Gray iron and ductile iron are differentiated by the type and structure of the carbon present in them. The question, of course, is which one is right for your project? Before we look at possible answers, let’s examine some of the key differences between the two cast irons. For a quick summary, scroll down to the bottom of the blog and check out our chart.
- Ductility – Ductility is determined by a greater percentage of elongation under tension. The addition of magnesium in ductile iron means that the graphite has a nodular/spherical shape conferring higher strength and ductility as opposed to gray iron which is flake shaped. For example, 18% elongation can be easily achieved with ASTM A395 and A536 grades 60-40-18 material.
- Tensile and Yield Strength – There are certainly differences when it comes to tensile and yield strength of gray and ductile iron. Ductile iron has a minimum tensile strength of 60,000 psi and a minimum yield strength of 40,000 psi. There are many grades of gray iron as per the ASTM A48 standard. While gray iron does not have a measurable yield strength, the range for tensile strength is 20,000 psi – 60,000 psi.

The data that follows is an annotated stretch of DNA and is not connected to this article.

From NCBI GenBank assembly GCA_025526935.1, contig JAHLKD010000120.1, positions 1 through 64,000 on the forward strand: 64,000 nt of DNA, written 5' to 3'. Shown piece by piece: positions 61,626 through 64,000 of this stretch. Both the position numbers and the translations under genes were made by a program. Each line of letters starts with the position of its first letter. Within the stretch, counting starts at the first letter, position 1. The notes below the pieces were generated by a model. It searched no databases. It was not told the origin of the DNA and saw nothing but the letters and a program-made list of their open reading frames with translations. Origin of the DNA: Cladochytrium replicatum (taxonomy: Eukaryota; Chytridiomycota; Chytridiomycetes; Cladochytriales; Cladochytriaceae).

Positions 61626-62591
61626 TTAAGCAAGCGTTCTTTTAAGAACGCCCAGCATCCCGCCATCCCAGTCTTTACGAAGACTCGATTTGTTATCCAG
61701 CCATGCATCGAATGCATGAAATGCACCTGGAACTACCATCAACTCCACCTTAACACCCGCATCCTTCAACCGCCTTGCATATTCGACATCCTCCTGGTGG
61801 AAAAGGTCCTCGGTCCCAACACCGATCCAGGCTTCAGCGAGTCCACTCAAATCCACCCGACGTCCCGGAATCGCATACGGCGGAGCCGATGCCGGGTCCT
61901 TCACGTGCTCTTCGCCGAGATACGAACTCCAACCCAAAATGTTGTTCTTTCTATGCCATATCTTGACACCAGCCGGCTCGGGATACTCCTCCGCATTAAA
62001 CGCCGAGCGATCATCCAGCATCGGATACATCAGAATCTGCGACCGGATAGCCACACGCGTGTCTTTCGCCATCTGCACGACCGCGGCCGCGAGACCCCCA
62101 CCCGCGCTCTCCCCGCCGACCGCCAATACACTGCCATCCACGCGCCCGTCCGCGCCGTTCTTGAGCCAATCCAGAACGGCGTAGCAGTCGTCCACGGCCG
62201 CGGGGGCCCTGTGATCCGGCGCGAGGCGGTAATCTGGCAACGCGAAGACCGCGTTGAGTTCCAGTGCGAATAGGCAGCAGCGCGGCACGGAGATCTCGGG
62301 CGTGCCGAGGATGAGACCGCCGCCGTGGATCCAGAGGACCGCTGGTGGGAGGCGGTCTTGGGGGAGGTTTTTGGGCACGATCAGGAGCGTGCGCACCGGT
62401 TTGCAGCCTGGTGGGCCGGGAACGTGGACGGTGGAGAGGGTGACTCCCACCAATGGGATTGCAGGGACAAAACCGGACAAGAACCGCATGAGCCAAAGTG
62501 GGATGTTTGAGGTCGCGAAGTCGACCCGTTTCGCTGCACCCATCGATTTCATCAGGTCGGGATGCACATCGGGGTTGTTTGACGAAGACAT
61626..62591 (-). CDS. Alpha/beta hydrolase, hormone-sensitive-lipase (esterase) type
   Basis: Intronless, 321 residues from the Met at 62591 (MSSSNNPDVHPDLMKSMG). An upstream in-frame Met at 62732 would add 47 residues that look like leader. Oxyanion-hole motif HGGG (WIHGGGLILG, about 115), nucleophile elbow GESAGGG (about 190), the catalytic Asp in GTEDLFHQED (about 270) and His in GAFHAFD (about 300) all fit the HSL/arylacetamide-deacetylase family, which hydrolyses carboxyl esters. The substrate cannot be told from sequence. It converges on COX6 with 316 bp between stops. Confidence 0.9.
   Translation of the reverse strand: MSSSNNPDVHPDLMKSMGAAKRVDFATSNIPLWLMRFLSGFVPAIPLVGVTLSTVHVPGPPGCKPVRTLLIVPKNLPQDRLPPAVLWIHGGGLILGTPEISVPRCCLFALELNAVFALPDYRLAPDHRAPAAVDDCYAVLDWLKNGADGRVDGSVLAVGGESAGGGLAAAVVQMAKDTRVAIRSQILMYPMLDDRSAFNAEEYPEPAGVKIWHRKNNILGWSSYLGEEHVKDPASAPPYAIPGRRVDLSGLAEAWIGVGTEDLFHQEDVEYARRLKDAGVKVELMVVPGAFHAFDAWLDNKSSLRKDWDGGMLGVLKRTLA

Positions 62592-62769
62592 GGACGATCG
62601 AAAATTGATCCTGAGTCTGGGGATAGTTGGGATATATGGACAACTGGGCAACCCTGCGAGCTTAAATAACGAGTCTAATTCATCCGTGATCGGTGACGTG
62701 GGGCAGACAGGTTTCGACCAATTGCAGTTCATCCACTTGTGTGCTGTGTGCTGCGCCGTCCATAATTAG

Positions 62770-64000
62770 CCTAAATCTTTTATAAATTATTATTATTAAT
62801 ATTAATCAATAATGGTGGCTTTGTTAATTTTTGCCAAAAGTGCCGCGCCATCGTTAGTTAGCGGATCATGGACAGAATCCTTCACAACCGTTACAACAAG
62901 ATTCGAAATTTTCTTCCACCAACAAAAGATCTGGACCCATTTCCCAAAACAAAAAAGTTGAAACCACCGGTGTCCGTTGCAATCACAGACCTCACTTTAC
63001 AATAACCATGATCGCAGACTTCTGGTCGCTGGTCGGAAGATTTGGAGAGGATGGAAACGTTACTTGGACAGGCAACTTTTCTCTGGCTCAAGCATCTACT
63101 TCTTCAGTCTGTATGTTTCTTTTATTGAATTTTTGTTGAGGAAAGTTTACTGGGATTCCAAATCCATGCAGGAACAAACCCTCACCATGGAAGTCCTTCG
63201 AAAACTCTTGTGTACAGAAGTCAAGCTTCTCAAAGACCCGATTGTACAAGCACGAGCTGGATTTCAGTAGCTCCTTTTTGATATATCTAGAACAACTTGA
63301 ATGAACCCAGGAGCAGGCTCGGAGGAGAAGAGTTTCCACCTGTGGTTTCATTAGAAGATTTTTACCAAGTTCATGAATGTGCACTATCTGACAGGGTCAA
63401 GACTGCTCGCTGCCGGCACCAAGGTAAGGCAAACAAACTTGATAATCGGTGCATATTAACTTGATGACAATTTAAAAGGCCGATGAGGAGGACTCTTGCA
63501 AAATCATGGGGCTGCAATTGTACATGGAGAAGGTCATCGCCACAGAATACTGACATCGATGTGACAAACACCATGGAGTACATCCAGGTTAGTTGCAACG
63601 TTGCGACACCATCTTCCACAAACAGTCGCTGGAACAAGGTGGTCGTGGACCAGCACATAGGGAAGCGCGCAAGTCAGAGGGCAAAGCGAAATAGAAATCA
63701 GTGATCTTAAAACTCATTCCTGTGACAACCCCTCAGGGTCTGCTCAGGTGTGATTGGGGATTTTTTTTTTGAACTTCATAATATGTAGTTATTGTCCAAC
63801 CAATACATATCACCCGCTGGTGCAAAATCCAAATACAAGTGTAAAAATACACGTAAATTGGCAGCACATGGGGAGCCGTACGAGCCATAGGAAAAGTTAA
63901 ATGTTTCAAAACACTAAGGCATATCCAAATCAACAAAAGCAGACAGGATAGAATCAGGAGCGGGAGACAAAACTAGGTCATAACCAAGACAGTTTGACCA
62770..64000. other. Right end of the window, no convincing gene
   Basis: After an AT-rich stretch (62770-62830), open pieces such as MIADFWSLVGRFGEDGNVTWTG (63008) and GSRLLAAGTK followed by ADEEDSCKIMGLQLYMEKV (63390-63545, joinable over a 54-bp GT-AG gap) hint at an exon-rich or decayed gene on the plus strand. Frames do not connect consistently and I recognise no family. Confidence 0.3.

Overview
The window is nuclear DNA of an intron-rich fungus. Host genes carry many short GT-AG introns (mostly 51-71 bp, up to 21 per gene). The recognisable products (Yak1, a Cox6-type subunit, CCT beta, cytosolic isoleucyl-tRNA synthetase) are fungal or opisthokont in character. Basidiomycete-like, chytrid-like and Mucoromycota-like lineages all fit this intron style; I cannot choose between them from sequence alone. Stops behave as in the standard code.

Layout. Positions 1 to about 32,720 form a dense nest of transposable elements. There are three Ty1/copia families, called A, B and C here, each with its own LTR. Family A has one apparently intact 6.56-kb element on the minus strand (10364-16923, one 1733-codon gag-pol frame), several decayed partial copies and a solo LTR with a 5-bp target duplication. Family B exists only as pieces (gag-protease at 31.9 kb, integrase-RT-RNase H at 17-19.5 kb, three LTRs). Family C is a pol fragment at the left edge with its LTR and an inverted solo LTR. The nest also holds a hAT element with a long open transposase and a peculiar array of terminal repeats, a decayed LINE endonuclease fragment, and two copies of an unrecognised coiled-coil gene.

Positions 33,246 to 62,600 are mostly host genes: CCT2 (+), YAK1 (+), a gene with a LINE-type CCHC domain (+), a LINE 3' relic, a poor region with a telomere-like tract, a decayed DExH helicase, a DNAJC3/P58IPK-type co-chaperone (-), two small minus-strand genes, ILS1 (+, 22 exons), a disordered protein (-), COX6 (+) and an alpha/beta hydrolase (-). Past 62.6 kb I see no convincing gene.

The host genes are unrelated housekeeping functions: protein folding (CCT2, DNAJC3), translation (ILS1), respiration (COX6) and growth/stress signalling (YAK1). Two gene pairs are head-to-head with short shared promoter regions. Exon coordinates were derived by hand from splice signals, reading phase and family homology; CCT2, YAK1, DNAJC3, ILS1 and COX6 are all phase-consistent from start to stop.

- Impact – Ductile iron has a greater resistance to impacts, and is able to resist a minimum of 7 foot pounds of impact (versus 2 pounds of impact for gray iron).
- Thermal Conductivity – Ductile iron has a lower thermal conductivity than gray iron.
- Vibration Dampening – Gray iron dampens vibrations more effectively than ductile iron.
Gray iron can be cast very easily and has good machineability. It is typically used in the following non-critical applications where strength is not the main required property:
- Manhole covers
- Counter weights
- Machinery bases for vibration dampening
Ductile Iron, because of the increased strength and ductility is used in more engineered applications:
- Cable drums
- Gear boxes
We have included a chart comparing the two irons across a variety of factors. The checkmark in the appropriate column indicates the better choice between the two.